The American Numismatic Association convention in Baltimore is over. I am back at my desk for the first time in over a week. I haven’t figured out just how far behind I am yet, though my telephone message light is flashing red and reads that there are eight messages for me.
It was a great convention. It was not the best one ever, but it was good on several levels that we have not enjoyed for a while.
Dealers were happy to be in a town known as a good place to do business. ANA members were pleased to see the problems of prior years being put behind them, so the political environment was relaxed rather than poisoned.
One contentious issue, the location of the 2011 summer convention, was dealt with promptly. At the Professional Numismatists meeting one week ago today, the members let ANA board members and officials know that they thought Indianapolis, the site selected in March, was not a good place to be for business and travel security reasons. Their objections were given forcefully, but often with good humor.
ANA Gov. Cliff Mishler responded to the gathered PNG members as did ANA President Barry Stuppler. The result was action was taken at the Friday ANA board meeting to reverse the previous board decision. Chicago now will be the 2011 convention location.
One longtime dealer present at both meetings said this was the best ANA board he has seen in his professional career.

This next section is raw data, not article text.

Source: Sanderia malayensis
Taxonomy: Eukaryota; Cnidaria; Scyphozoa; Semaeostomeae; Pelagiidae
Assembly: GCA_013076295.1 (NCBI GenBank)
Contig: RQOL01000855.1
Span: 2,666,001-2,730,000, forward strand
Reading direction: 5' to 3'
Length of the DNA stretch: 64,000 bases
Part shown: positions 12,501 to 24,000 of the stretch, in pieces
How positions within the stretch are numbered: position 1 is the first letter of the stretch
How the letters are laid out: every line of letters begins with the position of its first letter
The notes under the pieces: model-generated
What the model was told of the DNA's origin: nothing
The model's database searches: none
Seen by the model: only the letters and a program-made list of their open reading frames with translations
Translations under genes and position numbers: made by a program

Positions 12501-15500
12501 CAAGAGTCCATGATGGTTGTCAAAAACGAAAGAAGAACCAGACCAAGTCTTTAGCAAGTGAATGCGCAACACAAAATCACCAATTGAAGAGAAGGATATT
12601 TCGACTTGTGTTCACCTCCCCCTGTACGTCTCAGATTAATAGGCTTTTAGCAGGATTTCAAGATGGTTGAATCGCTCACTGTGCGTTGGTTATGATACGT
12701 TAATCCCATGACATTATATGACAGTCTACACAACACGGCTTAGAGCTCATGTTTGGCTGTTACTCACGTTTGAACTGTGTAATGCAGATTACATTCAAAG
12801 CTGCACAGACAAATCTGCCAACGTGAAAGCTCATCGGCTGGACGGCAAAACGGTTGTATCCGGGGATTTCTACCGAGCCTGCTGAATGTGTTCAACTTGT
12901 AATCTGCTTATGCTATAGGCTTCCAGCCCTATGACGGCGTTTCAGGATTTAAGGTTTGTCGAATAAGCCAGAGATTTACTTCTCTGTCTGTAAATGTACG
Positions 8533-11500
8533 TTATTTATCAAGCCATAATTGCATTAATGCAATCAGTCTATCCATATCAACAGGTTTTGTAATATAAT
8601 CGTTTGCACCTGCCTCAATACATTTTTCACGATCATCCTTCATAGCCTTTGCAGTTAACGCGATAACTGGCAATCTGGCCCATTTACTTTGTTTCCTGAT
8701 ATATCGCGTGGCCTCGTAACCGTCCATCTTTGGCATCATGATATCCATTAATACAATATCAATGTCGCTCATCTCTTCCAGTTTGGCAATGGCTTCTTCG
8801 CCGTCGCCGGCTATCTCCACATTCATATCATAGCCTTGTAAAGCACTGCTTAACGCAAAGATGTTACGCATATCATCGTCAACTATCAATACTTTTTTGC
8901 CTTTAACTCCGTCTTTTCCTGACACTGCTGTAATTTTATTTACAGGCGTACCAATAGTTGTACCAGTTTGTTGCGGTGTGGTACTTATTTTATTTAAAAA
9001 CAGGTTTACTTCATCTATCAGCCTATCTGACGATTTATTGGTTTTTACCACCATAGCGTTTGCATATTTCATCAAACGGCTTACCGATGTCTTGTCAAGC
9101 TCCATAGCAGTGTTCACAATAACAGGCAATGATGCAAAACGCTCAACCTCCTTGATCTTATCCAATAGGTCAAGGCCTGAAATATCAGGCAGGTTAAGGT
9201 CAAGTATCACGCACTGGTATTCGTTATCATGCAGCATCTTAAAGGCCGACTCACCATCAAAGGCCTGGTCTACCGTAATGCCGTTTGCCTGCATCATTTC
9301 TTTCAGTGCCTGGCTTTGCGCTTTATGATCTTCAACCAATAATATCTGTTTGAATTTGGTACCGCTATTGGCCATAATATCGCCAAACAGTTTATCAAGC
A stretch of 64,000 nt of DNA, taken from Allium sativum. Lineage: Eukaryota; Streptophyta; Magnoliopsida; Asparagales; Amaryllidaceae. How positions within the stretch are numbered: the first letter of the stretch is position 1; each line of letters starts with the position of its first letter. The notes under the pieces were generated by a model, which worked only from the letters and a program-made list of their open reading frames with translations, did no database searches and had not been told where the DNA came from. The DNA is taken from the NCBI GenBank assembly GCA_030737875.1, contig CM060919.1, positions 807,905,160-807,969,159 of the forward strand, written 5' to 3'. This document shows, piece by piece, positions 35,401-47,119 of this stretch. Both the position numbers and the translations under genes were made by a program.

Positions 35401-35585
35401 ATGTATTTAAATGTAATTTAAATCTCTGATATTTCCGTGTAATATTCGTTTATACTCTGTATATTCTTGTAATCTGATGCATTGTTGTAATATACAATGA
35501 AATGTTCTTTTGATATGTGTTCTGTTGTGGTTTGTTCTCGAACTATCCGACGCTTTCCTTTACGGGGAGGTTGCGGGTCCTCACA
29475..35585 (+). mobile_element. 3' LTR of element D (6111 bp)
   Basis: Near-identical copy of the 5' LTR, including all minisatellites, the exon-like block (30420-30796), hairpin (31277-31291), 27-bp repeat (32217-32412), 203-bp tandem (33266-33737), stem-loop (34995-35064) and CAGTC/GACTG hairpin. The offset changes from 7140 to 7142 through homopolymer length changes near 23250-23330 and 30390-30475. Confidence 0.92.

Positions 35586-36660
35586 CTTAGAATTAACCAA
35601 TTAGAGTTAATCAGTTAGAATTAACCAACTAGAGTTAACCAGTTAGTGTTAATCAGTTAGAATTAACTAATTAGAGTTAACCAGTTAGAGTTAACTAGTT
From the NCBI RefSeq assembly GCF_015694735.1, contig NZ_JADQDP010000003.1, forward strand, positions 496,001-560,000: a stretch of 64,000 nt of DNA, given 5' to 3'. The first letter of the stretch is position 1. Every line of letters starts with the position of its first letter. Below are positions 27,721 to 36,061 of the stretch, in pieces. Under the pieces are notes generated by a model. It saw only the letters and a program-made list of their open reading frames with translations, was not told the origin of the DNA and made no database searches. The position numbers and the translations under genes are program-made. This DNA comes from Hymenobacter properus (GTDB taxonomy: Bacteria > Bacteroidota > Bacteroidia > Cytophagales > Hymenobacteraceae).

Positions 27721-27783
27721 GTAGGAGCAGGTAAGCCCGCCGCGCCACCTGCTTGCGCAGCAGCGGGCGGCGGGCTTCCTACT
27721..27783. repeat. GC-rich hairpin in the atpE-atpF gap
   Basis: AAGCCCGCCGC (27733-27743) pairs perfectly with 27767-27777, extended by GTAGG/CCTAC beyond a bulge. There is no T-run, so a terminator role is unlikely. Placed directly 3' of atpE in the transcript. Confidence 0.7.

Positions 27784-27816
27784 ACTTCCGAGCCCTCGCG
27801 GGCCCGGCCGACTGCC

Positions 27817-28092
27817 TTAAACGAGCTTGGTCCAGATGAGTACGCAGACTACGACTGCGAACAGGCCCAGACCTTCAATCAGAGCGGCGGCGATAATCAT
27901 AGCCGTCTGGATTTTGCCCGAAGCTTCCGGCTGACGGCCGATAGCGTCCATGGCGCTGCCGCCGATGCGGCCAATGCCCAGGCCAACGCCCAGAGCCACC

Whether it is or isn’t the best board ever is less the point than the fact that business is getting done again without rancor and everyone can get on with convention activities that they all look forward to.
Kudos to the Central States board for its generous donation to support this year’s Summer Seminar, which was held for two weeks in late June to early July.
An outright donation of $50,000 was great. The challenge donation was inspired. Dealers and collectors quickly rose to meet it and came up with more than the needed $25,000, so CSNS matched $25,000. That means ANA collected over $100,000. It is necessary for an organization that is still running a large deficit.
Kudos also to Larry Shepherd, the new ANA executive director. His public report was forthright and factual. Employee count is down from 36 to 29.5 due to retirements and natural attrition. Employee morale is up. This year’s deficit has been cut by one-third so far to just over $900,000. It is a large number to be sure, but it demonstrates a certain momentum that we all can hope will be sustained.
That’s enough for today.